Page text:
Indexed on: 01 Nov '84Published on: 01 Nov '84Published in: Oecologia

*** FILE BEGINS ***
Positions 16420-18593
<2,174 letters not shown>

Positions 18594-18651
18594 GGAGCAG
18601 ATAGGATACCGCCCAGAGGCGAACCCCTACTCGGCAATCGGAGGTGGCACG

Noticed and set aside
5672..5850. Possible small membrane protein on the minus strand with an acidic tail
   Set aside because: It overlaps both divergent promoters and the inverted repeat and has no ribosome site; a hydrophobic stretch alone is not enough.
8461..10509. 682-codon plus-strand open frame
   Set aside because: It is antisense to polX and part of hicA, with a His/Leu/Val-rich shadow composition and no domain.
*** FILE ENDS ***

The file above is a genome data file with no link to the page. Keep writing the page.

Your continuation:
The CO2 uptake capacity of leaves of five competing woody species in an undisturbed developing Central European hedgerow was investigated for possible factors determining competitive ability in the field. Light-saturated maximal CO2 uptake (Amax) showed species-specific seasonal variations in Prunus spinosa, a bushlike pioneer on fallow land, in Crataegusxmacrocarpa and Acer campestre, two treelike species dominating the canopy, in Rubus corylifolius, a pioneer liane, and in Ribes uva-crispa, a shrubby undergrowth species. In fully-expanded sun leaves of Prunus, Crataegus and Acer Amax ranged from 8 to 12 μmol m-2 s-1 while it ranged from 6 to 15 μmol m-2 s-1 in Rubus and Ribes. The temperature responses showed no difference among species. Neither leaf photosynthetic capacity nor nutrient use of carbon fixation determined competitive ability. Differences between species in the capacity of leaves to adapt to shade resulted in differences in species' establishment in the understory and demonstrated the importance of growth in order to escape light-limiting conditions. A specific sequence of species was found for the range of Amax in sun leaves. It was highest in an early pioneer of low competitive ability (Rubus), medium in a later pioneer (Prunus) and in successional plants (Crataegus, Acer), and lowest in the climax species of high competitive ability, Fagus silvatica, (3–4 μmol m-2 s-1; Schulze 1970).